What about Doctor Luke?

24 Mar
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Many scholars refer to Colossians 4:14, saying Luke, the beloved physician, was the author of both Luke and Acts. Moreover, the many medical terms used in both theses seem to support the idea that they were penned by someone with at least some knowledge of medical science of the first century AD. However, tradition tells us Paul lists this Luke with a number of gentiles, implying he was not a Jew. Yet, it is almost certain Lucius of Cyrene is a Hellenistic Jew, and, as I pointed out in my previous blogpost, he seems to be an excellent candidate for Luke, the writer of the third Gospel and Acts. What can be said about the placement of Luke’s name in Colossians 4:14? Is he a gentile? Does Paul really list a number of Jews ministering to him, while he was in prison, over against a number of gentiles, and is it possible to prove the conclusion?

Notice that Paul claims that the men he mentioned in Colossians 4:10-11 were of the circumcision and only these three “of the circumcision” were a help to him in the work of the Kingdom of God. Those mentioned are Aristarchus (shown elsewhere to be of Thessalonica), Mark (Barnabas’ nephew) and Jesus who is called Justus. It had been thought by some scholars that Paul mentions these as his only helpers among the Jews, but this is not so, for certainly Timothy (a Jew) was with him as well (Colossians 1:1). Aristarchus was a Jew from Thessalonica (cf. Acts 20:4) and was with Paul when he went to Jerusalem (Acts 19:29; 20:4) and then on to Rome (Acts 27:2). Both Mark and Justus were Jews and may have been from Judea. Paul’s mention of circumcision probably refers to particular Jews, namely those of the party “of the circumcision” (Acts 11:2), who were strictly conservative Jews and observed the traditions of the fathers more closely than more moderate Jews (the Apostles) or liberal Jews like the Hellenistic Jews (Stephen of Acts 6 & 7).

This phrase “of the circumcision” (Colossians 4:11) is used elsewhere for those with Peter who were surprised when the Holy Spirit fell upon the uncircumcised and unbaptized gentiles at Caesarea (Acts 10:45). The term is also used of those Jews who criticized Peter for going into the home of a gentile (Acts 11:1-3). Certainly Peter was a Jew, so the phrase “of the circumcision” in Acts 10 and 11 cannot be forced to mean that only those who are so mentioned are Jews. Moreover, Paul warns Titus of heretics especially “of the circumcision” (Titus 1:10). Paul couldn’t mean all believing Jews but, rather, those believing Jews who also strictly followed the Law but didn’t submit to the decrees of the apostles and elders at Jerusalem (cf. Acts 16:4), resulting from the Council of Jerusalem (Acts 15).

If this logic is sound then Luke, the beloved physician, mentioned in Colossians 4:14, cannot be automatically taken to be a gentile. The fact is, the writer of Luke and Acts is more properly understood to be a well educated Jew than an educated gentile. If Luke were a full blooded gentile, then he would be the only gentile who wrote anything in the whole Bible, and this without any introduction or logical support. Moreover, if we take Paul’s words into consideration that the Gospel was to be preached to the Jew first and then to the gentile (Romans 1:16), then neither should Epaphras (Colossians 4:14) be considered a gentile, because he was Paul’s emissary to the Colossians (Colossians 1:7). It seems that the reason for Paul’s letter was mainly due to a Jewish heresy (Colossians 2:14-23). If the heresy was Jewish in nature, it would appeal mainly to Jews, showing there was a large Jewish population in the church at Colossae. If this is so, then it isn’t probable that Paul would have sent Epaphras to introduce or teach Christianity at the local synagogue there (to the Jew first). Additionally, if this logic is sound, it also bears consideration that, if Luke were a gentile, he would have at least some trouble as an evangelist among the Jews, thus placing doubt that the Gospel of Luke could have been written by a gentile. Why risk alienating so many prospective believers through a work known to be written by a gentile, something never done in scripture?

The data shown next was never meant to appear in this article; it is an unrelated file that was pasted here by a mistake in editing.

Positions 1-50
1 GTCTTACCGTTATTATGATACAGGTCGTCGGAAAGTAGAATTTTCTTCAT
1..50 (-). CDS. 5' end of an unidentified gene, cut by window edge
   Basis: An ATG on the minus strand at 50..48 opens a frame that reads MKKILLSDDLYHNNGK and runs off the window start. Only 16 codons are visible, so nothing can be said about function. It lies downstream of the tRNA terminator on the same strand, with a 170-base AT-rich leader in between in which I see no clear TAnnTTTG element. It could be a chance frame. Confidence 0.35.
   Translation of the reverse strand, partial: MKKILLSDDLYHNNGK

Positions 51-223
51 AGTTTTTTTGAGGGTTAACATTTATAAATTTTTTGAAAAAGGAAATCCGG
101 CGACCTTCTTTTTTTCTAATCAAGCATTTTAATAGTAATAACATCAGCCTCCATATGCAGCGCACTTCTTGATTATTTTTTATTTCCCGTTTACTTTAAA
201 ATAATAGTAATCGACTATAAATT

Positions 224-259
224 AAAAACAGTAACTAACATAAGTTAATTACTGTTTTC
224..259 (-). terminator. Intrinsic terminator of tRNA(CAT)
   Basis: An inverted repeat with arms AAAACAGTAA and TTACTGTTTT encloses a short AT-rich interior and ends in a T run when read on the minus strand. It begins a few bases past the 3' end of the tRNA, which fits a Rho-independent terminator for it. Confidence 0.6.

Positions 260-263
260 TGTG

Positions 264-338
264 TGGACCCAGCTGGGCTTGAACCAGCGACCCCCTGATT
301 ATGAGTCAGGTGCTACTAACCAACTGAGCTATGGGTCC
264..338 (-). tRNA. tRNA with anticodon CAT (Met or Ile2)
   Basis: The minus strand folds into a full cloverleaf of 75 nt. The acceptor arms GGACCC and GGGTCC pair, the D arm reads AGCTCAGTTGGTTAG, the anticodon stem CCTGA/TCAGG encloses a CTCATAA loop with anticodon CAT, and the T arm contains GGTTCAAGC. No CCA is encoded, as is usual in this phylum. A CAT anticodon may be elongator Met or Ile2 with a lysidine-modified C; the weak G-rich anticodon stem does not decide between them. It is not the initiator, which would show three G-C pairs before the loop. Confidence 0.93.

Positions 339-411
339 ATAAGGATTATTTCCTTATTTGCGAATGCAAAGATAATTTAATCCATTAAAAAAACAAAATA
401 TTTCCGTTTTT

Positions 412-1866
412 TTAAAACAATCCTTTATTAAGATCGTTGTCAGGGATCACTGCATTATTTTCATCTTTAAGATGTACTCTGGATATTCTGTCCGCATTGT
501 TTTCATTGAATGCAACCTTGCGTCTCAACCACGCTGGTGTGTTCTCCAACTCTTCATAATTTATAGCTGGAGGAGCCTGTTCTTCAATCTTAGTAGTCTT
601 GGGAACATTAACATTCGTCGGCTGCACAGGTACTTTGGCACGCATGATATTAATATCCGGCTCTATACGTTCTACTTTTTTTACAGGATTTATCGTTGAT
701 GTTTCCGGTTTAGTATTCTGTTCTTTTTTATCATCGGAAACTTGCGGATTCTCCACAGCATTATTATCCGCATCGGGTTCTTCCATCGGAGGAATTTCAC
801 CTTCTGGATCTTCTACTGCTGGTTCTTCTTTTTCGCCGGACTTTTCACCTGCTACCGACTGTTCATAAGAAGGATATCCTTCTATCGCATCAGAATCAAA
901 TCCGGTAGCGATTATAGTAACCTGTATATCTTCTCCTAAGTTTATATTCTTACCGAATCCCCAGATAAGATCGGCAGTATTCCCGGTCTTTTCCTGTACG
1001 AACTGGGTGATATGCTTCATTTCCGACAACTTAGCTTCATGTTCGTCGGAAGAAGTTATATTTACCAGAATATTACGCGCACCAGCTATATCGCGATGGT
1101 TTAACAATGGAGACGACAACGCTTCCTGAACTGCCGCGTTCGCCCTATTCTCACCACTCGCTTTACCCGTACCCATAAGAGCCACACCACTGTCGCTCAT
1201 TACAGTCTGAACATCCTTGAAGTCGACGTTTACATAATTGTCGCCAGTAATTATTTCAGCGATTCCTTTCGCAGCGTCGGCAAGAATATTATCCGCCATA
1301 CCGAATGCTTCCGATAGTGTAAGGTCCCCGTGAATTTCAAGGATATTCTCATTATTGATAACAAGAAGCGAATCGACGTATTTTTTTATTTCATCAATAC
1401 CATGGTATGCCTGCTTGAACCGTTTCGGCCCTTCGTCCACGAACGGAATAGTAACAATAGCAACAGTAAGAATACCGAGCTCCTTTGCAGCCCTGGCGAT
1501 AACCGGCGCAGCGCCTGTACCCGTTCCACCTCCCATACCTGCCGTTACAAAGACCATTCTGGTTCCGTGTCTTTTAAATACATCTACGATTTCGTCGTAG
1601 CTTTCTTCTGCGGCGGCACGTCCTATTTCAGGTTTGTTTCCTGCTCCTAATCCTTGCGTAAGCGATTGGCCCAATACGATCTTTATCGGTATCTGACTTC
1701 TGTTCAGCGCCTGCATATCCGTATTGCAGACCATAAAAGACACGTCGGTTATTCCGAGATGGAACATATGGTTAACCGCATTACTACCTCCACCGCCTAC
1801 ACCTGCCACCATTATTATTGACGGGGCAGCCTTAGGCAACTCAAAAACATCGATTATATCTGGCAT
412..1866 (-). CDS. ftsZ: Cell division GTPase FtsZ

Another point to consider is that Luke and Acts show insider Jewish information that we would expect only a Jew to know and understand. Some examples would be the priestly course of Abjah (Abia) in Luke 1:5, and the subtle reference to the high priestly robes in Jesus’ rabbinical story of Lazarus and the rich man (Luke 16:19), and his reference to the rabbinical hope of coming to the bosom of Abraham in the same story (Luke 16:22). This hope would have been something a Christian gentile would not be expected to know—our hope is in Christ, not Abraham! Still another example is found in Acts 1:9, where we find the Ascension of Jesus described in a manner that subtly refers to Daniel’s ascension of the Messiah to his throne in Daniel 7. In Acts 4:34 we see the Messianic Jews living as though they had no debts, a fulfillment of the sabbatical year described in Deuteronomy 15:1-4. An ordinary gentile with no Jewish background before becoming a Christian would not be expected to know Jewish insider information like this.

With the above in mind, it seems very doubtful that Luke was a gentile, and the placement of his name in Colossians 4:14 shouldn’t undermine the probability that he was a Hellenistic Jew from Cyrene (Acts 13:1), who probably returned to live in Jerusalem. He would have been among those fleeing persecution in Acts 8:1 and Acts 11:19, and it is clear that some of these Jews helped evangelize Antioch (Acts 11:20; cf. Acts 13:1).

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Posted by on March 24, 2016 in Gospel of Luke


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